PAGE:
words by sandy shier
To learn more about Child of Mine, visit their website at www.childofmine.ca
Coldest Night Kelowna was a great success again this year; thanks to stellar leadership, inspired community members and of course, a pivotal awareness of those experiencing homelessness, hunger and other vulnerabilities, and the passion to do something about this collectively. Our gracious host Sandhill Winery, once again set the stage for an easy launch to the walk by offering a warm and friendly staff , use of effective space creating a great flow to the event from start to finish, and by truly sharing the heart with us to create a healthier Kelowna. A shout out to our championing sponsors; Thomas Alan Budd Foundation leading the way in generating awareness and funds for this notable cause, to the many hands that made this light work filled with contagious momentum; Refresh Financial, SunRype, Cherry Hill Coffee, our local Fire Department, and the many walkers and team leaders that worked alongside to impact our city in a positive way. Team Kelowna at large collected close to $50,000 in donations with funds still trickling in. WOW! We beat our $40,000 goal and hope this momentum will carry on to the next walk in 2019. On a personal note, the actions that made this event in Kelowna set apart from a National Walk are the people and some of their stories.
We had individuals who once experienced homelessness serving at the event. We had a young woman chronically visually impaired inspired to walk in rain, sleet or snow with a huge smile on her face. Our city Mayor spoke the vision to the crowd before the countdown, expressing genuine care and the value of togetherness solving this issue in Kelowna and across Canada. Our lead Sponsor, Tom Budd got personal and opened the hearts of the crowd and broke down barriers to stigma and stereotypes regarding our street entrenched community. Families came together, babies to seniors, bringing an atmosphere of intimacy and legacy. We had a future shining star in broadcasting speak on Castanet’s “Kid’s Report”, proclaiming out loud the need for all of us to GET INVOLVED and enjoy being a difference maker in our city. It is a beautiful expression of what makes us unique as a community, as we share the collective vision of solving the homelessness challenge across the country.
words by wendy delcourt
new people! the metro team has expanded! we would like to introduce you to our new team members...
email firstname.lastname@example.org favourite ice cream Hot Fudge Sundae why you’re excited to join the metro team? I feel it is a great opportunity to further serve our community. one unusual fact about yourself I used to be on the other side where I struggled for over 35 years with addiction and now I’m happy to say that on Sunday April 15th I will be 7 years completely clean and sober and I love working with those that are struggling in one way or another!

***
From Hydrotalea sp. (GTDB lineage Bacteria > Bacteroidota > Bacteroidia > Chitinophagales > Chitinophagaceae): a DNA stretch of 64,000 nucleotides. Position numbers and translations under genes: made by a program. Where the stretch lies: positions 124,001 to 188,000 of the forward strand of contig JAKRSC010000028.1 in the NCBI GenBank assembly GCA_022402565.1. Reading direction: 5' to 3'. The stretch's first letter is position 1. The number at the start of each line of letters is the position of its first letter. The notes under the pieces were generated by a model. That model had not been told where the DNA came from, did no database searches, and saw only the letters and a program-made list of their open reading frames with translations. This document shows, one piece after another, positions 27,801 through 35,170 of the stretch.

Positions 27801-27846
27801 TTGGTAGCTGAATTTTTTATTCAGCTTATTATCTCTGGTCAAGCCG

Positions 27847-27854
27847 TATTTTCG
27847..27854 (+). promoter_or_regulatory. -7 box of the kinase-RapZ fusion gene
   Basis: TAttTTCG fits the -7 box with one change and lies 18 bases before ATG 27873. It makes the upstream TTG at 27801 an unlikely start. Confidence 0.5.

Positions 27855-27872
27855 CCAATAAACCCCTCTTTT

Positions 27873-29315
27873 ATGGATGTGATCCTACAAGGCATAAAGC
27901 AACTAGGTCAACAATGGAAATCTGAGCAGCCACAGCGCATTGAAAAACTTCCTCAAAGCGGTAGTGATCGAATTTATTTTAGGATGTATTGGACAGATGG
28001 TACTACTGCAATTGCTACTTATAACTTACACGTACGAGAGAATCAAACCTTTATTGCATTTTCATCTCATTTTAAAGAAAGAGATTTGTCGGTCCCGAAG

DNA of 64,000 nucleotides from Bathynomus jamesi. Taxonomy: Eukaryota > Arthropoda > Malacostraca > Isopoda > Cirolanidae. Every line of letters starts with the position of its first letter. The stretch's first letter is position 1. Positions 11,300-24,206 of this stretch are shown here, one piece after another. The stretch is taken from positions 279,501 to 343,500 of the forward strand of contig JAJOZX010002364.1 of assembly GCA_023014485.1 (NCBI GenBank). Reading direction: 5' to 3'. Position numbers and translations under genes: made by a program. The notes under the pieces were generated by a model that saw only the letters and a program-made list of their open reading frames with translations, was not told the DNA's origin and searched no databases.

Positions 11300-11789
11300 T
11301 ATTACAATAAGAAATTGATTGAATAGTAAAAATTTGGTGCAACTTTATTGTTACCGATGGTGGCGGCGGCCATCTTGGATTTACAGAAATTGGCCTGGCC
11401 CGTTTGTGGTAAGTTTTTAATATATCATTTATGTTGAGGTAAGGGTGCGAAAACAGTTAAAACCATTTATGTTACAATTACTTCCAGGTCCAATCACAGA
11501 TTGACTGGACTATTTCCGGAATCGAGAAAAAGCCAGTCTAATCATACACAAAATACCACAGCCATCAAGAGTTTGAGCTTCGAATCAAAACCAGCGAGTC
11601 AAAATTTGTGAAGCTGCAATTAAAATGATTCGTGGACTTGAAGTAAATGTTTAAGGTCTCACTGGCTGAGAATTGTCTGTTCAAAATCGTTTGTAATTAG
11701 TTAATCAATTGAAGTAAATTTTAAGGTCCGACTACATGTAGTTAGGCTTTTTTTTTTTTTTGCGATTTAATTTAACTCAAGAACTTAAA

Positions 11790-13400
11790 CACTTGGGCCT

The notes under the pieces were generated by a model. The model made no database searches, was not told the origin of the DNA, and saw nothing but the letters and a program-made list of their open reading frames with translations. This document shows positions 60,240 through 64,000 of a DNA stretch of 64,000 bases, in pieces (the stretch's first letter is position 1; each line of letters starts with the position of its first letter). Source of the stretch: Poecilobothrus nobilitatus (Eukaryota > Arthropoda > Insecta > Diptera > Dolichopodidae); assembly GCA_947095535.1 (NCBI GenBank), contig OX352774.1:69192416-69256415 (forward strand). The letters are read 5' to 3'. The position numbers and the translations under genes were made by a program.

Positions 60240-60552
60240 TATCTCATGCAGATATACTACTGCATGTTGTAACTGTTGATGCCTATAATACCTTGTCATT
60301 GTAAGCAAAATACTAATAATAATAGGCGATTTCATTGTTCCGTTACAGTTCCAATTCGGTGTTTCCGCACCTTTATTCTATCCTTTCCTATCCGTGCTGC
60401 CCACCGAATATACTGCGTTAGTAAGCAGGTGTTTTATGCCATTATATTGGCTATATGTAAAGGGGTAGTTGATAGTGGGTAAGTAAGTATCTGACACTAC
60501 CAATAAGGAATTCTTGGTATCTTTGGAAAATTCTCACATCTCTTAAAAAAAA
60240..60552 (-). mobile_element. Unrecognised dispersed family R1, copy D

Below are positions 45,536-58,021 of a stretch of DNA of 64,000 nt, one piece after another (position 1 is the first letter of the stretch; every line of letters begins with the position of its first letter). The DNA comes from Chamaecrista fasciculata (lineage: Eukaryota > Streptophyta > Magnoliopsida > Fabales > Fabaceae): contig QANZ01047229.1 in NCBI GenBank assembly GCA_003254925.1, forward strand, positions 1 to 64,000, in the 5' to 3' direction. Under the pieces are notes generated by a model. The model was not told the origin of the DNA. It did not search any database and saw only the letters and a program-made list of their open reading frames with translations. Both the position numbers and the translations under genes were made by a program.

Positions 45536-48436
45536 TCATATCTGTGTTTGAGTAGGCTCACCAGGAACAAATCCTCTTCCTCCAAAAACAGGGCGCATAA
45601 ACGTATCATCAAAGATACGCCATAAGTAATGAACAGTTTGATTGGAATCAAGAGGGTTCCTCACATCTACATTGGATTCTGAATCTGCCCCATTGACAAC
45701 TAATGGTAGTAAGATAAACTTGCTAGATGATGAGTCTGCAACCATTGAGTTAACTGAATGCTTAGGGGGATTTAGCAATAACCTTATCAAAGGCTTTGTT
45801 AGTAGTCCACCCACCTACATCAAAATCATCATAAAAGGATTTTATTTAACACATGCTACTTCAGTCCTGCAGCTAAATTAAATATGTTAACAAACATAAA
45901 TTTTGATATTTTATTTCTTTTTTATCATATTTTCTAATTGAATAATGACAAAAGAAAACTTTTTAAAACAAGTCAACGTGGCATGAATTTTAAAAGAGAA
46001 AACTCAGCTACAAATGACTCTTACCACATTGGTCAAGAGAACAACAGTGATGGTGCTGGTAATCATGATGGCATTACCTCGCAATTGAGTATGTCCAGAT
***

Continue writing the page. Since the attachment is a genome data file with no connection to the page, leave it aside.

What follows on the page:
tobi walker | volunteer coordinator
devon siebenga | metro initiatives
favourite ice cream Coconut
favourite ice cream Well depends on where from… but Pralines and Cream from Haagen-Dazs is the top of the list
why you’re excited to join the metro team? To build relationships with people from all walks of life. one unusual fact about yourself Early mornings are my favourite time of the day. Either to hike as the suns rises or to take time to read or write.
geoff haney | metro central coordinator
why you’re excited to join the metro team? The team itself, the people connected to Metro and the opportunity to be a part of the lasting impact that Metro has on our City. one unusual fact about yourself I survived a plane crash.
lukas ord | admin assistant
alecia dyck | designer
favourite ice cream I like Vanilla Ice cream. Especially Chapman’s!
favourite ice cream Lemon Sorbet
why you’re excited to join the metro team? I can’t wait to be around all the people in the community.
why you’re excited to join the metro team? Metro is such an artistic and creative community! I am so excited to be inspired and create alongside Metro.
one unusual fact about yourself I played Shrek in a musical, and put on a Scottish accent and a mean, green attitude.
one unusual fact about yourself I love cathedrals! I love to just sit and imagine new designs and sketch them out for fun.
net gain or loss
Wages & Salaries
(exp. on St Paul & Ellis buildings)
Gifts From Denominational Support
Gifts From Charities
Gifts From Businesses
Gifts From Individuals
revenue Budget Actual
be a part of the story All the different ministries at Metro represent excellent ways to get involved with our growing community. One of our community pastors will be happy to meet with you to discuss what areas at Metro would be most fulfilling to you and most meaningful to the community. Getting involved with Metro can be as easy as a clothing donation or as involved as a regular volunteer position. In either case we are excited to have your partnership and support.
To start the conversation, email email@example.com